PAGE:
Financial Conservatorships for the Elderly or Disabled

The term conservatorship is usually used to describe legal authority over the financial affairs of another person. Guardianship also is used to describe someone who has authority over health care decisions and other matters pertaining to living arrangements. This article will focus on control over an individual’s financial affairs.

Conservatorships not only grant authority to a conservator, but the legal process restricts, limits, or removes the individual’s power to make any financial decisions on their own behalf. For example, a power of attorney authorizes a person to act for another but does not stop the person for whom they are acting from exercising these powers on their own. In some cases, it is important to limit, or remove, a person’s power to act on their own. This may be particularly true in the case of the elderly, disabled or infirm.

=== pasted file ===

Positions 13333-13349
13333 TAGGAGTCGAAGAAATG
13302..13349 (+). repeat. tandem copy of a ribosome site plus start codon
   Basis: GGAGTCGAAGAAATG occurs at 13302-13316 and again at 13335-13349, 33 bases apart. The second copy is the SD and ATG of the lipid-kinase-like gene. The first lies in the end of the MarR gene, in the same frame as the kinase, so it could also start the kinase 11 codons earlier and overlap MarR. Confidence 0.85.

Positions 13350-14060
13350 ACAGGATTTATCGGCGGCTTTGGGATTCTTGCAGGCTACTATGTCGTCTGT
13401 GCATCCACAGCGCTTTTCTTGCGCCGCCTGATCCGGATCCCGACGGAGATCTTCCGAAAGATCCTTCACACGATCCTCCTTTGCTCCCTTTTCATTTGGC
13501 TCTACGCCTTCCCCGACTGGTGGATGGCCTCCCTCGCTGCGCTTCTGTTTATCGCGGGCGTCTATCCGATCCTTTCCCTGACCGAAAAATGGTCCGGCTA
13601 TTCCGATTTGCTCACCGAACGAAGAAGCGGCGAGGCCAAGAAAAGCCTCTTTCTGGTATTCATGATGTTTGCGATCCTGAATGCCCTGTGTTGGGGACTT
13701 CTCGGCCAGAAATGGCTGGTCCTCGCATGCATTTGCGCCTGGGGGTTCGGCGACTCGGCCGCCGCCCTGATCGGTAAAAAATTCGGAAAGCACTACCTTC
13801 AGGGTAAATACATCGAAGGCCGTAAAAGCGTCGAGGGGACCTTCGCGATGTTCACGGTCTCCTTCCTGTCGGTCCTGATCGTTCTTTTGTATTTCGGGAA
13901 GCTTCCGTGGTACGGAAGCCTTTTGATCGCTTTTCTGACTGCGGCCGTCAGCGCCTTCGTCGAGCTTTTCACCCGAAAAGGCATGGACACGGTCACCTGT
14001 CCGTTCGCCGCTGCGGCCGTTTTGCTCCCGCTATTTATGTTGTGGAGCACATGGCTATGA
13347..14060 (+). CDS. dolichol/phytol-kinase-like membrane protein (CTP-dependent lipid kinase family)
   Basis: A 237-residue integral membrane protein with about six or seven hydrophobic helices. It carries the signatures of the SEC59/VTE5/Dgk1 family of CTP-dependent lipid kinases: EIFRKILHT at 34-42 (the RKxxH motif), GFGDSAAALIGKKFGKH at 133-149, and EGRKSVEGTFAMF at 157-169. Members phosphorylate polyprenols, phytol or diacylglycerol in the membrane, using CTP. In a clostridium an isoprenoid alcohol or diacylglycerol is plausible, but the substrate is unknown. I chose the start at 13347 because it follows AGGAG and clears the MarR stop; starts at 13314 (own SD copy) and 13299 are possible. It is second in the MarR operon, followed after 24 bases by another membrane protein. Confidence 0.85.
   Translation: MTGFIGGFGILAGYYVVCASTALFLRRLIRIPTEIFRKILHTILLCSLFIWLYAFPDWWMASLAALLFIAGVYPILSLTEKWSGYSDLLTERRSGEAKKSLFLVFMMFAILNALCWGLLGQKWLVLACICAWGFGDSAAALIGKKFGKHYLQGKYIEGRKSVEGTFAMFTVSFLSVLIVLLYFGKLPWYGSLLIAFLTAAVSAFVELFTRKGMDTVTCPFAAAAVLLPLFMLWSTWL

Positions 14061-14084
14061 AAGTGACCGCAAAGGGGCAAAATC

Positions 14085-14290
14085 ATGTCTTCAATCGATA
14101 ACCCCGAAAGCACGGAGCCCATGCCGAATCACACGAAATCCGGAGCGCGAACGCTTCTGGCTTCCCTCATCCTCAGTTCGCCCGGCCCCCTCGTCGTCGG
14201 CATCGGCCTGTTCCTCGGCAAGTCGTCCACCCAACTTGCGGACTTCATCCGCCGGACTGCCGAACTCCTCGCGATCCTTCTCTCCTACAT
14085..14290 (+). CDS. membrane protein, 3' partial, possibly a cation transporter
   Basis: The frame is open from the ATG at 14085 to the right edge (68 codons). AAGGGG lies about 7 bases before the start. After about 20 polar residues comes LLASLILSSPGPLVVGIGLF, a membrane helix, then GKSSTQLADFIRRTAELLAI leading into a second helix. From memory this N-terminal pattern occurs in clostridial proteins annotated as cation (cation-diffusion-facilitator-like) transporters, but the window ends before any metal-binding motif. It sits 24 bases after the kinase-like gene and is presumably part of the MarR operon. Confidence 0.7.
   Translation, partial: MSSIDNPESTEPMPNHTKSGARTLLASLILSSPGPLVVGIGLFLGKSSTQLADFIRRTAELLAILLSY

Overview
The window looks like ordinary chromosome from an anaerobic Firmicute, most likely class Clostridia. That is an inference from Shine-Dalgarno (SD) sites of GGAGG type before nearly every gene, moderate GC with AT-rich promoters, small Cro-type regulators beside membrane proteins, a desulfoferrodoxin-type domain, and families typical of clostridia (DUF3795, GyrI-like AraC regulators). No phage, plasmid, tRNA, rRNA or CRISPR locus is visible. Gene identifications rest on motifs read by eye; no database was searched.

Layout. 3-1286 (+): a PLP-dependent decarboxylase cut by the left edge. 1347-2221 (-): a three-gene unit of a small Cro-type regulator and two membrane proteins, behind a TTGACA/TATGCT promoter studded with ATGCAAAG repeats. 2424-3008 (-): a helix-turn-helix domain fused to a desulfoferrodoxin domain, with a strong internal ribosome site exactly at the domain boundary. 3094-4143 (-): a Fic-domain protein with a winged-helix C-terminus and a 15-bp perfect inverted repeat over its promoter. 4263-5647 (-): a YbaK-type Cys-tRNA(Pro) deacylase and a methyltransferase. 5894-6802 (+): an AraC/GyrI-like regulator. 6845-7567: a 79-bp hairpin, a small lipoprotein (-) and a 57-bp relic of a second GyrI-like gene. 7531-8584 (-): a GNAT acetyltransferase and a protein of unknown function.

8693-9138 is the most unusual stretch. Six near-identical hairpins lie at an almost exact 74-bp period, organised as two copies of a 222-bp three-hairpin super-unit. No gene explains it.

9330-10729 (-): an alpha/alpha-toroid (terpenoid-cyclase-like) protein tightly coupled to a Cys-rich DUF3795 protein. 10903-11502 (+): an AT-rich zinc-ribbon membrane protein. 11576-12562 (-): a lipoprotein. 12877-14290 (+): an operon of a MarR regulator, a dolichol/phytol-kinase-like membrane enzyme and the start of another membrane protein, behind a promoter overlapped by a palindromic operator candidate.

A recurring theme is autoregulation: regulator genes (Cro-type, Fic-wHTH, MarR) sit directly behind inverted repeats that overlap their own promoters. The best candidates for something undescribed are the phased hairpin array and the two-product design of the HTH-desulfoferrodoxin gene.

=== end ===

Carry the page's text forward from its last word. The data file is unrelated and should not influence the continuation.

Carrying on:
The advantage of a conservatorship is that it can safeguard the elderly and disabled against fraud and protect their privacy and their assets. The establishment of a conservatorship has three basic effects. It shifts the responsibility of making financial decisions from the individual to the court-appointed conservator. Secondly, it imposes significant limitations on the ability of the conservatee to take actions with regard to their finances. Thirdly, it provides protection of the conservatee’s funds from fraud, misappropriation, and financial abuse.

Courts grant conservatorship over an individual only if the court is satisfied, after notice and hearing, that the individual is unable to adequately handle their own financial affairs. These proceedings may be expensive and require the assistance of an attorney. Court and related legal costs and expenses are taken out of the conservatee’s assets. These costs and expenses may be avoided by most individuals who have properly prepared an estate plan in advance. The costs of planning ahead in the preparation of an estate plan may be far less than the costs associated with the appointment of a conservator. However, if this planning does not exist, courts will ensure that someone is ultimately appointed to protect the assets of the elderly and disabled.